The Current Level of Accountability in the ASCCC

Area D Representative and ASCCC Standards and Practices Chair

The Academic Senate for California Community Colleges’ mission statement, as published on the organization’s website, states that As the official voice of California community college faculty in academic and professional matters, the Academic Senate for California Community Colleges (ASCCC) is committed to equity, student learning, and student success. The ASCCC acts to

  • Empower faculty to engage in local and statewide dialogue and take action for continued improvement of teaching, learning, and faculty participation in governance;
  • Lead and advocate proactively for the development of policies, processes, and practices;
  • Include diverse faculty, perspectives, and experiences that represent our student populations;
  • Develop faculty as local and statewide leaders through personal and professional development;
  • Engage faculty and system partners through collegial consultation.

The ASCCC is an integral part of the social and economic development of the California Community College system. The organization is committed to exceeding the expectations of students, community, faculty, and staff by providing and expanding opportunities for professional learning, personal enrichment, and community development. Strategic processes are community-minded approaches that embrace open communication, cooperation, transparency, and participatory governance. Professional learning progress and assessment are maintained through strategic planning efforts of the fourteen executive board members and the executive director.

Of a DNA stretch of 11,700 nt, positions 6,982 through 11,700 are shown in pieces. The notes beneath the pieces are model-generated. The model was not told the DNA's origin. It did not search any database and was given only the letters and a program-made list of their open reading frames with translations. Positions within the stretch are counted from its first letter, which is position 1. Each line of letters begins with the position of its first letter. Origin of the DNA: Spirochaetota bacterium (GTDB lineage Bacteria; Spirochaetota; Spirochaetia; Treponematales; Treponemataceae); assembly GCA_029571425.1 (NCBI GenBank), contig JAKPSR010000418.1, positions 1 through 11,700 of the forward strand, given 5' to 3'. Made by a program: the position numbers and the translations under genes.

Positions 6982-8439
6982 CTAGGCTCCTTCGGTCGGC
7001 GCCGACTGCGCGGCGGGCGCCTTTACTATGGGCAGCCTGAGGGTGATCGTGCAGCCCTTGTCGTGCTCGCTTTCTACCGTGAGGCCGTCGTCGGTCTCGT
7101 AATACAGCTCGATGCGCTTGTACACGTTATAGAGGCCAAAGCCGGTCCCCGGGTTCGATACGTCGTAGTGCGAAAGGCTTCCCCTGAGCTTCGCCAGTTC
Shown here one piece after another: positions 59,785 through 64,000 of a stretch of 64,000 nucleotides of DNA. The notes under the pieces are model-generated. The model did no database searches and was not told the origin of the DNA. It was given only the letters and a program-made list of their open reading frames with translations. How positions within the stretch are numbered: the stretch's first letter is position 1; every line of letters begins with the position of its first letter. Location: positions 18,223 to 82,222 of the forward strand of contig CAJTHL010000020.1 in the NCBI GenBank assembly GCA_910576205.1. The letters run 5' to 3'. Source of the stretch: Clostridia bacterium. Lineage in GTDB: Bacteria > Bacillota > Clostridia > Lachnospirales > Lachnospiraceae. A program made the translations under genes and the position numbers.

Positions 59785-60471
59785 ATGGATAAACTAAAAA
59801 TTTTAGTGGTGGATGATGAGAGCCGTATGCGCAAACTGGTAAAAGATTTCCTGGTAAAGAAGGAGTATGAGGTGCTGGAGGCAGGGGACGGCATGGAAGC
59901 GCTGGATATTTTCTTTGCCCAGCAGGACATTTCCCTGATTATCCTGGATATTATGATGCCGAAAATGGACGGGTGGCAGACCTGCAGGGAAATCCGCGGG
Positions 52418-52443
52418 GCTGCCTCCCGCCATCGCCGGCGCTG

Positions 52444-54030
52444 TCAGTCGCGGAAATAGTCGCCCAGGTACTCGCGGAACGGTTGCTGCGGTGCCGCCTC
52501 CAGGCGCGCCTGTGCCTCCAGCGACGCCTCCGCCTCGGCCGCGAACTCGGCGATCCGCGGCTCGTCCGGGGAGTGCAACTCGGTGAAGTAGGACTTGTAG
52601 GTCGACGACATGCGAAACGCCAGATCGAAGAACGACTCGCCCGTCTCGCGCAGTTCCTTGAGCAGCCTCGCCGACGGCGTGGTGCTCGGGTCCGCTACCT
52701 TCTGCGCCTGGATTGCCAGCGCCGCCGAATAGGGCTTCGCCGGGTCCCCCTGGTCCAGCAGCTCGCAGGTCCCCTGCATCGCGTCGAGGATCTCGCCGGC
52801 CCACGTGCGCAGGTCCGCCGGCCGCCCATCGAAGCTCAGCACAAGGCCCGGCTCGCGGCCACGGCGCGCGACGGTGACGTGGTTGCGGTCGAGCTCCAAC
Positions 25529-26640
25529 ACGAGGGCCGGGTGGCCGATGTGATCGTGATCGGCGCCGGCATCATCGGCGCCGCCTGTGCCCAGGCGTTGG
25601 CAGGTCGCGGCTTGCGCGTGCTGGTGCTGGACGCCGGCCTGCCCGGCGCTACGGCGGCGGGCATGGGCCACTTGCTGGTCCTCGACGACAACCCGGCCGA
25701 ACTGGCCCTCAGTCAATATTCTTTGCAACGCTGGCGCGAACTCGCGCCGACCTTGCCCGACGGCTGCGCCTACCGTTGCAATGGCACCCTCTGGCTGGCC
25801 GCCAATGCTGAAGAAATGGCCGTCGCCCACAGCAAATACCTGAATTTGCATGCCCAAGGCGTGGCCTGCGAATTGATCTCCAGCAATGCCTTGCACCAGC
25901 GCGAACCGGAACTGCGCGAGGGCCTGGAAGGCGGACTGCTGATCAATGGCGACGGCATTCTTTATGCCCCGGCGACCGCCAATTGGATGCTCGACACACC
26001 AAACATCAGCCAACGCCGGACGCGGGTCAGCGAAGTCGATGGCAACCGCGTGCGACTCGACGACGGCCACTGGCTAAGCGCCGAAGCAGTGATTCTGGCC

The ASCCC’s coordinated efforts and decision making take place within executive board meetings. Unlike common local academic senate structures of representation by discipline or division, the executive board members represent all faculty throughout the community college system. Directions from the delegates to the ASCCC’s bi-annual plenary sessions are forwarded to the ASCCC leadership through resolutions. This process, along with community-developed team norms, helps to minimize disagreements or friction about actions regarding academic and professional matters so that implementation is not delayed. As a result of this process, the organization’s performance is positively impacted.